Monday, May 15, 2017

Reducing Your Risks in Life

            EVERY PLACE I travel, the Lord speaks to me. Maybe it’s because I’ve gotten to the age and stage of life where I’m searching for and expecting it. I'm listening. He speaks to me in nature, in people, and in sights, smells, and sounds. And He did so again on my recent trip to Savannah, Georgia.

              The weekend of May 4-7, I gathered with eleven other Guideposts Magazine writers and four of their editors to tear apart and reassemble stories we’d written for one of the Guideposts publications—Guideposts, Angels on Earth, Mysterious Ways, and their new publication All Creatures. It was a packed weekend of meeting new people—with hearts to tell God’s stories—making new friends, and a crash course in historic Old Savannah. Staying right on the Savannah River, in what was once a cotton warehouse, helped transport me into the antebellum era-meets-modern-amenities city. If I closed one eye I could almost see the antebellum Southern dames strolling the cobblestone and brick-lain streets with their handsome, chivalrous beaus.

            When you’re a writer, you look for even the smallest clues and events that might give you a story, a reason to write. (Sometimes we look for a story where there is none, but that’s another topic.) And I went looking.
            Not only did God answer my prayers as He spoke to me through the amazing lives and testimonies of the women writers I gathered with; He spoke to me through a sign—a black and yellow metal warning sign posted on a brick wall. Not the likeliest place to hear from God. I found it one day while I was out strolling around the waterfront.

           Let's zoom in closer to the sign on this brick wall.

            What do you think I did when I came across these? Turn around and take a different route? HA! I couldn’t resist. I strolled over to the several-hundred-year-old steps, looked them over, decided they looked navigable, and definitely too attractive to avoid. I gingerly placed my foot on the first one. Seemed sturdy enough, so I ventured forward and upward.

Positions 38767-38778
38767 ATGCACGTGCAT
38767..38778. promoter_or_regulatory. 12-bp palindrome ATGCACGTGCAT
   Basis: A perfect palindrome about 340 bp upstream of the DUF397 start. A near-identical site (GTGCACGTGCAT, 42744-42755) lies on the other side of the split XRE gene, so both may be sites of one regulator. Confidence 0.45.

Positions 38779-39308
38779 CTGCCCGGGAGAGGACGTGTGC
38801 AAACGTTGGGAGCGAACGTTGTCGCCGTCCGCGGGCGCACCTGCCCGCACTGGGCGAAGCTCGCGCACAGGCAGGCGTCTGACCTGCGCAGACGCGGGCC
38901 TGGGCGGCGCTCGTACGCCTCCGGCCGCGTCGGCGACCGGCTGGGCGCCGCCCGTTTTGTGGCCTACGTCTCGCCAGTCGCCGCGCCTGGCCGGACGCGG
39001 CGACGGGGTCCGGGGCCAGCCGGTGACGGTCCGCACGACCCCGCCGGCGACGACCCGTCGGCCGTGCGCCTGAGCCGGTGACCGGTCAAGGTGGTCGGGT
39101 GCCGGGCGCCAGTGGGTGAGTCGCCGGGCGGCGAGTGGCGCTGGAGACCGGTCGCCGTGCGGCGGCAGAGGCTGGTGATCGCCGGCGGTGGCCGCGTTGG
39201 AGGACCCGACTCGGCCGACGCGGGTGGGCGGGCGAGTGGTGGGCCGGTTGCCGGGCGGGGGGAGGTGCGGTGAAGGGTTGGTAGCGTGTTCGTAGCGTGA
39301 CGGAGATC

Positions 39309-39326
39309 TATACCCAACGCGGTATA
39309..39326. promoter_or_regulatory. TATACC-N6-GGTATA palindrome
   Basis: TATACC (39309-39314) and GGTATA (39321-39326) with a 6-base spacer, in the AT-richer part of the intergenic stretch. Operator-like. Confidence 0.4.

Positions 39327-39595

I was immediately struck by how steep they were, the rise being pretty high and the tread being very narrow in depth. My thigh muscle actually complained as I lifted myself to the first level, and I’ve got pretty conditioned thigh muscles. A couple of thoughts that ran through my mind while I climbed were: They must have had pretty tiny feet back then; and How did they walk up and down these steps wearing those voluminous skirts!? 
            But those thoughts were incidental to the first thought I had when I encountered the sign: How very like life those steps and that sign are. Not the HISTORIC part. The USE AT YOUR OWN RISK part.
            So many things in life should have USE—or DO—AT YOUR OWN RISK signs plastered on them. Scripture is full of things we should bypass at all costs. God has already laid out a nice instruction manual for us to use to avoid or reduce trouble and heartache. If we have good parents, they reinforce those truths, and if we’re smart children, we pay attention to them and follow them. God has also instilled in us a sense of right and wrong; we know when we’re throwing good judgment and behavior to the wind and taking unnecessary risks that might injure or damage our lives.
            God provides us with ways out. He even tells us in Scripture that He does. With those stairs, just to be safe, I could have turned around and taken a different route up to the main street. I could have avoided them altogether. But they were so alluring, so enticing. It was as though they beckoned me, as so many harmful things in life do.

            And such is the same with life. Taking unnecessary risks. Not fleeing lusts, enticements, or worldly pleasures. Not putting my spiritual armor on everyday and then leaving myself vulnerable to attacks that make me cave in. Deliberately putting myself in a situation that could compromise my good character or end up making life unnecessarily difficult for me.

            Daily, and sometimes hourly, we are confronted with choices. And in order to make the best ones, we need to:

1. Be saturated in God’s word. Know what it says and don’t do anything that contradicts it, no matter how enticing it is.

2. Be prayed up. Go away someplace to be alone with God. Pray for His wisdom and discernment to guide you. Be sensitive to the leading of His Holy Spirit, who will never mislead you.

3. Spend a lot less time listening to the world and its wisdom. Turn it off and shut it down. Raise a hedge of protection around yourself. That way you reduce the harm that can come to you, while also reducing the harm that you might bring to someone else. It will also abate the harm you might bring to yourself.

            If you do all of these things daily, you’ll scale down the risk you encounter.
            And you’ll enjoy a lot more peace in your life!

            I couldn’t resist showing you some of the sites I encountered in Savannah. Enjoy!

On the last picture, I'll let you guess which one's me!  

Until next week!

May you prosper in all things and be in health, just as your soul prospers (3 John 2).

Photos courtesy of Andrea A Owan and Google Images